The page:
Out From Under the Umbrella

playing in the rain

Solidarity, Unity, Humanity



I don’t watch a lot of news.  Just enough, usually, to catch up on the day’s events.  But much like during the aftermath of the 9/11 attacks on America I have found it compelling to watch the news following the attack on Charlie Hebdo.  I grieve with the French, the Jewish, and Muslims who have suffered great losses.  I grieve the lives of those snuffed out by an ideology which tolerates no other.

If you’ve read much here you know that I am not a believer.  I don’t believe in any kind of deity.  However, I will defend the right of others to practice the faith of their choosing. Up to a point.  When that practice crosses over to extremism, violence, and abuse I feel we all, every one of us, has a duty to oppose it.

Having watched much of what is transpiring in France – the prevailing attitudes and multitudes flooding the streets I am inspired as I was after 9/11 that the future is brighter in spite of those who would have it another way.

“Go on doing with your pen what in other times was done with the sword.” – Thomas Jefferson

“The tongue is mightier than the blade.” – Euripides

“The pen is mightier than the sword.” – Edward Bulwer-Lytton

There will always be those who seek to silence those with whom they disagree whether by might or by intimidation.  There will always be radicals who take their ideals to extremes.  There will always be bullies.  They only win when they have achieved the silence of those with whom they take offense.  There is freedom of speech but clearly it is not free.  It comes at a great price.

I hope the time has come and will not fade away, as is the way, to unite in solidarity against this radical extremism.  I hope the time has come that people, regardless of race or religion, will stand together as humans.

No, I am not a believer, but je suis juif, je suis France, je suis Charlie Hebdo, je suis muslim.  Today I am human. Today I am a humanist.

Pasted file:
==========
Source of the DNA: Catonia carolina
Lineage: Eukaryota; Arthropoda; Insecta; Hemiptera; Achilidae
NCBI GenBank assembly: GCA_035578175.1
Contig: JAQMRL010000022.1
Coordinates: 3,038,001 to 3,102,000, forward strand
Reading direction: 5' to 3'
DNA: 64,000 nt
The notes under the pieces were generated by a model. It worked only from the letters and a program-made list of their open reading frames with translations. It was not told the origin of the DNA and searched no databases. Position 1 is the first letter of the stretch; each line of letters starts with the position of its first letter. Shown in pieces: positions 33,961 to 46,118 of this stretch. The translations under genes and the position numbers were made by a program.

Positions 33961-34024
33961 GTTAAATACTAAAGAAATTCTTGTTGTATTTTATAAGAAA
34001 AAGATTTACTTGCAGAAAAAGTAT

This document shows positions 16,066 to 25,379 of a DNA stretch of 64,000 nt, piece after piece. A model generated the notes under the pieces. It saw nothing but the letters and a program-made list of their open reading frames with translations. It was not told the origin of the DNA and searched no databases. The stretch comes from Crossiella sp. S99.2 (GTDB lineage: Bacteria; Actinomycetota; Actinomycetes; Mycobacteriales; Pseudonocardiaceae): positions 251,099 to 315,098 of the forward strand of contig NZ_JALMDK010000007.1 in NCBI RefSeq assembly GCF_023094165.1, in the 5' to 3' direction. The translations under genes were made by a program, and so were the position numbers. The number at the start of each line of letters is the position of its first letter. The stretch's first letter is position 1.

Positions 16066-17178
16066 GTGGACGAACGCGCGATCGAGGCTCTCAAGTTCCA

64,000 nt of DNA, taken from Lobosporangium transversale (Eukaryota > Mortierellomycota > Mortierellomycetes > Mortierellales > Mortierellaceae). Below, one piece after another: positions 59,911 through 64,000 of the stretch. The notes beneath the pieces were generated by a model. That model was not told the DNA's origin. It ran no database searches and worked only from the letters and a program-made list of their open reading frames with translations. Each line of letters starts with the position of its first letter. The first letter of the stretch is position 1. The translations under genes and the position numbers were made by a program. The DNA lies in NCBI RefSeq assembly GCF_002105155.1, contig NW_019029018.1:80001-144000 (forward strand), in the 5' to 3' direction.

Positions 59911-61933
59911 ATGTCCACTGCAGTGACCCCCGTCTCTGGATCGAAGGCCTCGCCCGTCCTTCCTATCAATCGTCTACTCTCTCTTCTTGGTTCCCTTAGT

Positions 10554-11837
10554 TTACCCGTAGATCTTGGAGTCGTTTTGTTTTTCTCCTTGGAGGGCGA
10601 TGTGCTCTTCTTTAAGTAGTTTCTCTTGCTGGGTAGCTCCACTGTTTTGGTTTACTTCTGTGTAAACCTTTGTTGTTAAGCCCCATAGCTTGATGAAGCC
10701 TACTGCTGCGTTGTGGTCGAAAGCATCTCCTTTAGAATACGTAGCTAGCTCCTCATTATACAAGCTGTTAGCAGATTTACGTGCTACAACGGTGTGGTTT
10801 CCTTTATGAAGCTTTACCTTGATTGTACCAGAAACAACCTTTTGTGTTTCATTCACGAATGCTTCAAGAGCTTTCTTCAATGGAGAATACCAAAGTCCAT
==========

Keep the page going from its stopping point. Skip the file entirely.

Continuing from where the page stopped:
40 thoughts on “Solidarity, Unity, Humanity

  1. $Amen$ to that, Sister! $Amen$ to that.


  2. You express my feelings too, Ruth!
    Am I right in supposing that many millions, the great mayority of the Muslims over the world, are moderate?
    And if so, is it absurd to expect a loud outcry (redundancy intended) from them?


    • No, that’s not absurd at all. I’m still waiting to hear it.


    • Perhaps it is rather like asking all Christians to apologise for David Koresh (and his ilk), or all Americans who believe in democracy to apologise for George Bush? [Okay, some should!] The psychopaths who commit these atrocities putatively in the name of Islam have already renounced their entitlement to any Muslim identity. Those who authentically bear that mantle are not accountable for those who do not. And yet what I do hear in the media, over here in England, is a great many Muslims denouncing the atrocities as just that. In my view, they have no obligation to set themselves apart from the psychopaths, as they never were together with them. We must not fall into playing the game of creating a polarity between ourselves and a whole mass of humanity, for that is precisely what the Jihadists want. That is the trap.


      • Where do you draw the line between authentically and not authentically?

        Hundreds of children were abused by priests. No one said they were not a part of the faith and the church apologised.

        Islam provides a challenge because there are many flavours and no overall head. This I think increases the numbers of radical followers and claiming they are not authentic followers falls into the not a true Scotsman fallacy.